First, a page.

Promoting the “Great Replacement Conspiracy” Theory
The conspiracy theory “The Great Replacement” was first popularized by French writer Renaud Camus. He claimed that the immigration of non-whites was being used as a policy to induce “genocide by surrogacy”. That is, Europeans were being replaced by non-white immigrants, especially Muslims.
His theory is widely embraced by “white supremacy” and several extremists have cited this theory in their justification of the massacres. The Christchurch Mosque murders were heavily influenced by this theory.
The CCHR report says social media giants failed to remove content and videos that promote the Great Replacement theory, fueling nearly 19 million views.
Hashtags used for anti-Muslim hate
Hashtags are used to easily access any content. Therefore, when hashtags are misused, it can cause a wide range of hate and fake news. For platforms, hashtags direct to content, engage users, and serve ads, thereby generating revenue.
According to the CCDH, “This report analyzes Instagram posts containing hashtags such as #deathtoislam, #islamiscancer and #stopislamization. Instagram’s own analytics show that these hashtags were used in 131,365 posts on the platform.
For example, Instagram has not responded to the above post that suggests Muslims have a “plan” to establish “Sharia.” The post was shared using hashtags such as #saveindia, #fuckislam, #stopislam and #stopislamization. Allowing such hashtags can be harmful to the Muslim community around the world.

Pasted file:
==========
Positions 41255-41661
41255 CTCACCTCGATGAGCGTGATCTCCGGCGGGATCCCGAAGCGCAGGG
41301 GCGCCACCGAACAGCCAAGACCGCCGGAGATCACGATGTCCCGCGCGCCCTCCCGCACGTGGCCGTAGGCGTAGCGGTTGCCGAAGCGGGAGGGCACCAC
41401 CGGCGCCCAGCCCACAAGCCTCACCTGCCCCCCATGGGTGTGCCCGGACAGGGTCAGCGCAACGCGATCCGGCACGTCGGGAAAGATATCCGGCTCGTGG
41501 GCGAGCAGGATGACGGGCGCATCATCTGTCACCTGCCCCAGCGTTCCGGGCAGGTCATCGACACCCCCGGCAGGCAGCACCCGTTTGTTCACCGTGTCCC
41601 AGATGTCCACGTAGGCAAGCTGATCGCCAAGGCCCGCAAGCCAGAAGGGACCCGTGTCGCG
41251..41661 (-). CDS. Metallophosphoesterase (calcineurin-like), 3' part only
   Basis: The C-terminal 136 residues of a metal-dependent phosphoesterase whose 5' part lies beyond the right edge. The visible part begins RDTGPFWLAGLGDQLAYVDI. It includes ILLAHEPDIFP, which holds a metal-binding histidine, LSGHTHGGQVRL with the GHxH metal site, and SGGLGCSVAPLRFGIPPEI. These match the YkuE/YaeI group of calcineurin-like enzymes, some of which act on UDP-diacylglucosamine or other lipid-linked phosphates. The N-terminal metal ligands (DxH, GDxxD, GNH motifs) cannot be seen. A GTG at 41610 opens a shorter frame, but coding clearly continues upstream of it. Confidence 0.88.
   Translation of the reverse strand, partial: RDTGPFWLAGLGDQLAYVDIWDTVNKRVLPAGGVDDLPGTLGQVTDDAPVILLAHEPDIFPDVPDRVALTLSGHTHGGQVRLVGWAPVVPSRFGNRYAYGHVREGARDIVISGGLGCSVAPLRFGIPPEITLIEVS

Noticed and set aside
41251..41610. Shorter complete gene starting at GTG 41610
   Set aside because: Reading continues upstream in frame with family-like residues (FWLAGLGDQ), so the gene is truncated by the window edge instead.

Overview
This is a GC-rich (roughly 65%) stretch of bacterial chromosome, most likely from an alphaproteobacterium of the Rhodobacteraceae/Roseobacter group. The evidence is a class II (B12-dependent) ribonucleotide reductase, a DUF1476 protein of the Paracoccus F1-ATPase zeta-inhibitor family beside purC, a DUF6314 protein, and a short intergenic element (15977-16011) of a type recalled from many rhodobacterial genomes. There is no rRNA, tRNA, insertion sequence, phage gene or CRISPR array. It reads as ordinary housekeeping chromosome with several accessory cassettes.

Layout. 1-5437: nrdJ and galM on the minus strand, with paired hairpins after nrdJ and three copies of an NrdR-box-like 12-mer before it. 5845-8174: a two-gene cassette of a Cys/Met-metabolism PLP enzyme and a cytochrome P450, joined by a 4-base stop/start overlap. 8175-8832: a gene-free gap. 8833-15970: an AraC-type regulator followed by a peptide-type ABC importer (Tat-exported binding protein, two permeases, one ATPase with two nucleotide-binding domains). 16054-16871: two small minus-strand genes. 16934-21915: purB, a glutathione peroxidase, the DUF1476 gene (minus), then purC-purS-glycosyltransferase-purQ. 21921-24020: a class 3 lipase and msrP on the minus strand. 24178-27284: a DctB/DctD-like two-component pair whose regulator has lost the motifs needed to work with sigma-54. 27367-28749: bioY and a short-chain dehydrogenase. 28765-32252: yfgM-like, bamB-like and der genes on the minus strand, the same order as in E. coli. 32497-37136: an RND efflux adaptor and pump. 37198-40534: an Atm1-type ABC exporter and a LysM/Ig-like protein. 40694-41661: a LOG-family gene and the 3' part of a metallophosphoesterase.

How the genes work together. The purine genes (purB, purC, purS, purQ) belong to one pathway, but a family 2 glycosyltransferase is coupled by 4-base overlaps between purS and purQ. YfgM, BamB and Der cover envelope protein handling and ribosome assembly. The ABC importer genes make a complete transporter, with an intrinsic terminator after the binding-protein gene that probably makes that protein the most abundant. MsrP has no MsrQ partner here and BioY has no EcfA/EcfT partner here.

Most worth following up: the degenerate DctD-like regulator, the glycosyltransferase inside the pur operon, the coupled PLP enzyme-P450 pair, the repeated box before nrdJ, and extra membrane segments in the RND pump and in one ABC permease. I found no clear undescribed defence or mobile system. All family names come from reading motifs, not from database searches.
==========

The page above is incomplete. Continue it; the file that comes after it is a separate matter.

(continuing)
Host pages and groups that spread hate
The CCHR revealed that Facebook has pages and groups dedicated to spreading anti-Muslim hatred online. The report states that collectively they have 3,61,922 subscribers. A few THINGS about Islam, Christian Defense League – United States, ISLAM means terrorism, Aussies proud against halal, strange death of islam, cancer of civilization exposed etc are some of the many pages provided by the CCHR report where hate propaganda is being spread and no action has been taken. None of these pages have been removed by Facebook.
When the Christchurch shooting occurred, a joint statement from the Big tech was signed which stated that they would protect and save the Muslim community from violent extremist content. The report states that for all social media platforms, the “report” button is their first line of defense. But time and time again it has been proven wrong.
The CCHR mentions that when users click the “Report” button, not much happens. Indeed, social media platforms benefit greatly from advertisements. Therefore, the content – positive or negative – that accompanies advertisements generates revenue and therefore platforms rarely bother to spread hate and propaganda.
Finally, the report recommends removing hateful and anti-Muslim, racist or anti-minority content, generating more transparency and abolishing fake news, assuming responsibility and accountability, hiring moderators to controlling online hate, banning Facebook hate groups, anti-Muslim hashtags, and more robust, easily accessible and responsive complaint systems.